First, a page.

Survivor: Yau-Man Chan on reality TV
Reality television is not known for its portrayal of virtue. And Yau-Man Chan is not someone you might expect to progress to the final four on Survivor: Fiji, the 14th season of the reality television show that is famous, and sometimes infamous, for its stark portrayals of human strength and weakness. Chan, a 54-year-old computer engineer with a love of table tennis, surprised fellow contestants with his intelligence, wit, creativity, stamina and inner and outer strength. But beyond these game-winning traits, Chan became an unusual and compelling figure among viewers by displaying the virtues of humility, generosity, friendship and honesty—what Aristotle might have called the art of living well. The Century talked with Chan about how he became a popular-culture icon.
Why and how did you decide to participate in Survivor: Fiji?
I was one of the recruits. In its effort to showcase more diversity in its programming, CBS was encouraging minority and older contestants to apply. The network found me through the National Collegiate Table Tennis Association. After the initial contact, I talked to my family, and they were very supportive and encouraged me to participate. Why did I participate? For no other reason than $1 million. Why else would you choose to starve and get bitten by bugs and snakes?
Frequently, you made surprising choices on the show. For example, you chose to share key pieces of information out of trust and friendship; you chose to be generous, to refrain from overt criticism and even, we might say, to live by the golden rule. How did you make those decisions?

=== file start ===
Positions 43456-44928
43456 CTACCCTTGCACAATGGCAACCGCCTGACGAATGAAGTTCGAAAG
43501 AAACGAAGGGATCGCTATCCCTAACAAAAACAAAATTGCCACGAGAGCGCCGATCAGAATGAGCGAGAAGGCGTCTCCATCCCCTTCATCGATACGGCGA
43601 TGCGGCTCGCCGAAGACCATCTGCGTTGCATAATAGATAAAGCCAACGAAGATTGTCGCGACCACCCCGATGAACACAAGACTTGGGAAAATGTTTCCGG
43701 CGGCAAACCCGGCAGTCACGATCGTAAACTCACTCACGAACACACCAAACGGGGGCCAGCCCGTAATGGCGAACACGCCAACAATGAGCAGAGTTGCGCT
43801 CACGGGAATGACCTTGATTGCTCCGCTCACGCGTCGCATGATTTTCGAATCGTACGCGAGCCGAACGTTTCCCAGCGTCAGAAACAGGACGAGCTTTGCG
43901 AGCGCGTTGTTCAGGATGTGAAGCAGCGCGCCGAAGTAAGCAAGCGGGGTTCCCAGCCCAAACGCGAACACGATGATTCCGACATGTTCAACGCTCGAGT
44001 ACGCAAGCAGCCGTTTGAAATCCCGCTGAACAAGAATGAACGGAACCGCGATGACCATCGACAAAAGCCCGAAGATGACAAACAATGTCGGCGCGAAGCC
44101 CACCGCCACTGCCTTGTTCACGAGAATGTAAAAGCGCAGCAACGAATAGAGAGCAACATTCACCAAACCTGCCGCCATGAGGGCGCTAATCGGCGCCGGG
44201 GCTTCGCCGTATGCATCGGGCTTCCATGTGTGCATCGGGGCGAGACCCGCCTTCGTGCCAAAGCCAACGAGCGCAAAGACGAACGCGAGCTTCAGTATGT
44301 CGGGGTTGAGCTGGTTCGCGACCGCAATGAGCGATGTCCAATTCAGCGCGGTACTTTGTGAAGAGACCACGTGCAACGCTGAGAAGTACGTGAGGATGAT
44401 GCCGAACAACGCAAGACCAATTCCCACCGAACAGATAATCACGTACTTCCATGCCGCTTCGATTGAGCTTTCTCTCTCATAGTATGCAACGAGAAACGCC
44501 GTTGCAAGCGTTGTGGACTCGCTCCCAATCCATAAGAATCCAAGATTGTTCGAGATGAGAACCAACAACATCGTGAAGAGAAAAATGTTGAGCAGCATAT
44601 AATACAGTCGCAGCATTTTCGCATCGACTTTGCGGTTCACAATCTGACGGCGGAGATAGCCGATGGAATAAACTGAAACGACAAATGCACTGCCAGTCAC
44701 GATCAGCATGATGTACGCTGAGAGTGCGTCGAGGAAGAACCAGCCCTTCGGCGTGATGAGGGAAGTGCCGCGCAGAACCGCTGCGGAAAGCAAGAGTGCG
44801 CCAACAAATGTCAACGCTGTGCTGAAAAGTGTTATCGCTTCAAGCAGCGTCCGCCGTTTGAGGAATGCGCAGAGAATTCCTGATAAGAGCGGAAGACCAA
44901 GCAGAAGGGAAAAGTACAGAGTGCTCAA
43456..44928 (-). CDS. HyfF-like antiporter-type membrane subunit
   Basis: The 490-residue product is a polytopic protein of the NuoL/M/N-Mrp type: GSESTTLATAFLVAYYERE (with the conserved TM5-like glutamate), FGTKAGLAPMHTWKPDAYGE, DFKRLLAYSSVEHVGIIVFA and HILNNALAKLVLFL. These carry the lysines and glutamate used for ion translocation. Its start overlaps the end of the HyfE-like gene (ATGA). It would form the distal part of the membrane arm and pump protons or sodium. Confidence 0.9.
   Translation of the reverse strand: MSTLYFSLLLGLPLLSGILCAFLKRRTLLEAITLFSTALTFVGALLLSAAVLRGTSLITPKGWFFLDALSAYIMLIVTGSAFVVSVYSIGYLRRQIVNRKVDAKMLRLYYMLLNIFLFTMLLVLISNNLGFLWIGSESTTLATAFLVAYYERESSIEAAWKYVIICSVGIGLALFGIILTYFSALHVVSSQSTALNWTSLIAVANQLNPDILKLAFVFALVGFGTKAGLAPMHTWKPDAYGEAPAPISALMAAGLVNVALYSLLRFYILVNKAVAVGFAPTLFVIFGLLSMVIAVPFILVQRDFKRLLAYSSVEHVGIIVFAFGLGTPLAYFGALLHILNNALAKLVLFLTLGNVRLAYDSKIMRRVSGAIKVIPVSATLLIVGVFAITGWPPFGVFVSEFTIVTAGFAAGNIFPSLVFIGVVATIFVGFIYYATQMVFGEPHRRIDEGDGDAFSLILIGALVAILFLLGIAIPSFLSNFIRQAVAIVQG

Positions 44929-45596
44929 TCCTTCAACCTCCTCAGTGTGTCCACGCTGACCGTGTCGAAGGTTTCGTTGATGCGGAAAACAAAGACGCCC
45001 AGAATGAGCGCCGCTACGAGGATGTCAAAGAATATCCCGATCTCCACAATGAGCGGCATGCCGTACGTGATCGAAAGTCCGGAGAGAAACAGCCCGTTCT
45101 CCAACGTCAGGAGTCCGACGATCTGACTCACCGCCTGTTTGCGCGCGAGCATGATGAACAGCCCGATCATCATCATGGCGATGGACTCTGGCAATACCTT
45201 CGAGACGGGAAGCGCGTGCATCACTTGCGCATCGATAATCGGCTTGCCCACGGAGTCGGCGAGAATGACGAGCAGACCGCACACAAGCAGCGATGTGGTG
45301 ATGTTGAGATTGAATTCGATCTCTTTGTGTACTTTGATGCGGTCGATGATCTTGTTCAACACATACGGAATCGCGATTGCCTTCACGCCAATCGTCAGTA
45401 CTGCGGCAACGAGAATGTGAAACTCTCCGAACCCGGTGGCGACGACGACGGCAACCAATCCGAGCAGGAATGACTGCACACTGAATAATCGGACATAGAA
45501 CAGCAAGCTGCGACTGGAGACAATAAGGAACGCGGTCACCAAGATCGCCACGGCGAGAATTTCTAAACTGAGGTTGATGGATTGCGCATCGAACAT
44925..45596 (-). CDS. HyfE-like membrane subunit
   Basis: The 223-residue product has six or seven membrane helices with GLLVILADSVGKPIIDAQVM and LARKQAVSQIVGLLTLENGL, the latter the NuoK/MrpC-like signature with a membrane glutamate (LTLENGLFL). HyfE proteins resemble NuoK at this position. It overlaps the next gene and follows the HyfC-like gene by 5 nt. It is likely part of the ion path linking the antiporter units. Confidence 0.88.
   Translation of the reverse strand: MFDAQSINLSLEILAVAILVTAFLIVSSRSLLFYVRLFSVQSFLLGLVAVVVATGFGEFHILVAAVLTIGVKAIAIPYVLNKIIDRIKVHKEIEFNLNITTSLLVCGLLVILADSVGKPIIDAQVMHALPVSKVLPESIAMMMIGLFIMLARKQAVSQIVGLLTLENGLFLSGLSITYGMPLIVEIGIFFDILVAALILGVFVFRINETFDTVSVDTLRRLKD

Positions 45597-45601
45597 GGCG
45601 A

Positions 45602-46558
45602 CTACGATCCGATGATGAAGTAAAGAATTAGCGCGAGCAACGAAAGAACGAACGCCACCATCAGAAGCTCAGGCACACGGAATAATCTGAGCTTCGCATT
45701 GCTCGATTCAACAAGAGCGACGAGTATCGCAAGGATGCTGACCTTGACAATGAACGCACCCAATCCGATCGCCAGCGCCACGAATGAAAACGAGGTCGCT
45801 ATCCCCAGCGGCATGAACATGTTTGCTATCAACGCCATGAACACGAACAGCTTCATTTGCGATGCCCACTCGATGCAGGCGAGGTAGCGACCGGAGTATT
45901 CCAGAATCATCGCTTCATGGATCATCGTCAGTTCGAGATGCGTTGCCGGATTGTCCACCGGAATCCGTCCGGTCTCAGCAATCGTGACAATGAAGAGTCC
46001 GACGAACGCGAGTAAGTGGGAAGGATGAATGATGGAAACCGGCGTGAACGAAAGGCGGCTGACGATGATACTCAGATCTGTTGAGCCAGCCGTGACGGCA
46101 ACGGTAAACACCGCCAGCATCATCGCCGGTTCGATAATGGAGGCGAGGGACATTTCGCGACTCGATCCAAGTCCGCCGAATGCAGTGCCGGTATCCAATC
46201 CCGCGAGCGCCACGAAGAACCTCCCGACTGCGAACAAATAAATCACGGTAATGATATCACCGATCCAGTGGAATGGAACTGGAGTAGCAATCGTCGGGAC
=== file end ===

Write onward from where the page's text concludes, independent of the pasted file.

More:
It is really a reality show in that we are who we are. We can pretend all we want, but in the end, with the stress of harsh living conditions and mentally exhausting scheming and plotting as part of the game, our true character will show. I am who I am, and that’s what you see.
I am by nature a generous person because I was raised in a very generous and giving household. My culture—Chinese—celebrates honor in interpersonal dealings above all. My heritage expects humans not just to be reasoning but also reasonable. When I lost, I was a humble and gracious loser only because that’s how I was raised and how I raise my children. Play hard, play fair, play to win, but when you lose, be gracious and you will get a chance to play again.
I suspect that we all know what is right and what is wrong, but whether we choose to do the right thing or not depends on our character. It is easy to do the right thing when someone in authority is watching (parents, teachers, God, Allah), and it is easy to do the right thing when there is nothing at stake. It is perhaps the lowest and most primitive form of morality to do the right thing out of fear of punishment (by parents, teachers, police officers, God, Allah, etc.) if we don’t. Can we teach our children to do the right thing when no one is watching, when the parents are not there; to do the right thing just because it is the right thing to do and even when doing the right thing means losing $1 million? I teach my children that character is what you are when no one in authority is looking!
What did you learn about yourself by playing the game?